March 14. (1892) I passed my exams today. I’m certain Mr. Wilson in London will give me a position in his apothecary. He and Father are acquaintances. His son, Jonah, promises to teach me all he can before enlisting in the King’s army. He’s insatiably excited about his future.
I hoped the nearing seasons’ change would shake Father from grief. Mother left nearly two years. The doctors say nothing of the strange illness which took her. She fares better in her new home than Father is in his earthly purgatory. Her love of gardening survives within me. Father takes no notice of any similarities between us.
The growing warmth in the outdoors continues. The only thing profiting from this heat is my courtyard garden.
April 20. They’re still outside. My sister and her new beau. Jonah and Elizabeth roam around my garden, destroying my aconite and roses in their walk. No one accompanies them. It isn’t proper.
My sister has taken a liking to Jonah, and he has decided to withdraw his military aspirations.
I see them laughing. Elizabeth always finds humor at my expense. I bravely admit in private writings I don’t find it as humorous as others believe.
Elizabeth stepped on my newly blossomed purple flowers as she brought Jonah in for tea.
April 30. Jonah invited Elizabeth to mass tomorrow. She was undeniably excited when she shared this information at the table. I offered a wobbly smile. I left for the apothecary a few minutes later. I try to be happy for them. I try so hard.
May 1. I met Father Mitchell after mass. We bumped into one another in front of my favorite restaurant. He apologized. (I’ve always thought Father Mitchell handsome.) Asking of Father’s well-being, I answered with expected pleasantries. I responded, inquiring about his progress in fundraising for the new orphanage. He surprised me when he replied Elizabeth helped greatly. Elizabeth charitably donated Mother’s golden locket to be sold. I had been unaware of the fact. Father Mitchell’s eyes turned softer as he spoke of Elizabeth, and I didn’t like it.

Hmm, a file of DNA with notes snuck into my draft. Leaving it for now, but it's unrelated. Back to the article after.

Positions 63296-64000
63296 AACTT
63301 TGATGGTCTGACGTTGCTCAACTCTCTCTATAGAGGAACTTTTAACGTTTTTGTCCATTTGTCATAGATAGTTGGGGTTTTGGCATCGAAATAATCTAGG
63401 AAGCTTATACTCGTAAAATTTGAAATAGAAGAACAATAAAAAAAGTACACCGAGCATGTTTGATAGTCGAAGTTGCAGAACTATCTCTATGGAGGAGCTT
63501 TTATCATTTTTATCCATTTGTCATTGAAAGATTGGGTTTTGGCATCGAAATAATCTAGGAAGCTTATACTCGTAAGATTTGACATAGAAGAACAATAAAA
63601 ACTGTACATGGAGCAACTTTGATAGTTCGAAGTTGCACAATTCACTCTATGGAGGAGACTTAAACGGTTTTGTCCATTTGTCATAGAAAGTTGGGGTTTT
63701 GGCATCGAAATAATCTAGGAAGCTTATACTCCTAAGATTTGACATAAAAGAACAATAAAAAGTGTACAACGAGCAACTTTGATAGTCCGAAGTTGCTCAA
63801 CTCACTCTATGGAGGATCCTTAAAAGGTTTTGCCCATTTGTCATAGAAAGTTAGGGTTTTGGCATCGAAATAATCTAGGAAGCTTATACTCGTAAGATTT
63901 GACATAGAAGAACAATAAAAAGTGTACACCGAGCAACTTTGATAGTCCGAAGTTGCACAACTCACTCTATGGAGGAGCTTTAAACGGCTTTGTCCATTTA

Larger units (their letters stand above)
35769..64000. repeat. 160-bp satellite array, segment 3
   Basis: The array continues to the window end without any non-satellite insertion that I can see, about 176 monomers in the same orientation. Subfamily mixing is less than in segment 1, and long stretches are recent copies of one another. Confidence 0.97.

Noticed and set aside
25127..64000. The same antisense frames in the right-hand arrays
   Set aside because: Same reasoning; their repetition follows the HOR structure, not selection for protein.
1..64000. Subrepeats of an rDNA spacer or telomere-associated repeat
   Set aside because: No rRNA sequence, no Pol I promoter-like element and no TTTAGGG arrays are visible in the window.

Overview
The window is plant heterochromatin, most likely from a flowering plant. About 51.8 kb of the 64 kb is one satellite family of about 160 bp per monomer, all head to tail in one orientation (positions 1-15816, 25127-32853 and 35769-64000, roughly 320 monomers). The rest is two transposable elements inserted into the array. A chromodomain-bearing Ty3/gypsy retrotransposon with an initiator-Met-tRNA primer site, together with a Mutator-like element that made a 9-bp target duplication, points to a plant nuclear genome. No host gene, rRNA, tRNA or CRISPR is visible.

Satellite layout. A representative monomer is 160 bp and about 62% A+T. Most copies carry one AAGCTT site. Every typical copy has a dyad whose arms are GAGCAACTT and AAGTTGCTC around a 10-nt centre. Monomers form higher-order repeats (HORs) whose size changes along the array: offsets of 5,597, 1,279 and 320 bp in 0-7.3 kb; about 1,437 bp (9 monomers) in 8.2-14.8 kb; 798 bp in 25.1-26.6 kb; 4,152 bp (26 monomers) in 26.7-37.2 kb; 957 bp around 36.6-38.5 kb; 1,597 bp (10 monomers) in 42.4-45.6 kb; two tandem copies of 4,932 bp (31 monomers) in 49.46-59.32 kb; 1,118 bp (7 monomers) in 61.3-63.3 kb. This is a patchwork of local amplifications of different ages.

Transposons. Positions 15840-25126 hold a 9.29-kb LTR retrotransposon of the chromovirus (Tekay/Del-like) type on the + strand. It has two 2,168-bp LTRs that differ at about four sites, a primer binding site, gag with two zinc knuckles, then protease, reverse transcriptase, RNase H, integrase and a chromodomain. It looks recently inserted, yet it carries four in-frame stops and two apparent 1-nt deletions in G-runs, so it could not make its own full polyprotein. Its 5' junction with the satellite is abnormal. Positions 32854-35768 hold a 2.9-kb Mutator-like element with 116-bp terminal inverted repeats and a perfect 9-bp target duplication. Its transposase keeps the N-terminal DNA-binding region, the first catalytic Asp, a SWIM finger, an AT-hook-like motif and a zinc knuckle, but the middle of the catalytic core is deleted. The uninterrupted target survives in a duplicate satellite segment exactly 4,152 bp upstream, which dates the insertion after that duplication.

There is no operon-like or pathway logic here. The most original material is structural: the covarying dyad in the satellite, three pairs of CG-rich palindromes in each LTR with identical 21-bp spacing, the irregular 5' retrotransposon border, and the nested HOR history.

I told him of my work at Wilson’s apothecary. I saw he heard the words coming from my lips but wasn’t listening. He bid me a good day, and I proceeded into the Holburn, quickly going into the ladies’ dining area. It’s here where I write my accounts. I’ve barely been able to eat anything.
May 4. I worked later than usual today. Several different parcels with dried plants from India and Hong Kong were delivered. The task of sorting fell to me.
May 11. Today was Father’s birthday. Never had I seen our family house and grounds so filled. Elizabeth flittered from place to place, an elegant blur of curled blonde hair. I greeted only the necessary friends and relatives. The only exception was to an Inspector from Scotland Yard. He fascinated me. Detective Inspector Thomas St. John entertained my questions, finding my interest unusual. Father says it isn’t right how such things fascinate me. He blames the macabre interest on Mother’s death. I disagree. I was different long before this.
May 15. Cousin Marian came for a surprise, telling us she would stay for a month before leaving for her South American tour.
She nearly couldn’t contain her excitement at seeing me again. She tells me many stories I’m never to breathe a word. She speaks of her brothers. Enrolled in law school, you know, and doing well. She always believed in me, even when Mother did not.
May 17. Jonah spoke to me at work today, which is not unusual. The topic of his discussion left much to be desired. He plans to ask for Elizabeth’s hand. Struck speechless, he laughed, thinking I was too happy to say anything. I opposed this. Rage flooded my chest like wildfire.
How selfish is it for me to ask for Elizabeth’s happiness? What has she done to deserve bliss? She boasts a doting Father and an adoring gentleman. Why does she have it and not me?
May 23. I love my sister dearly. The shock of the engagement troubled me briefly. I am glad to admit I feel much more excitement over the occasion now. They do make a handsome couple. I wonder how I didn’t see it previously. Stress, I suppose.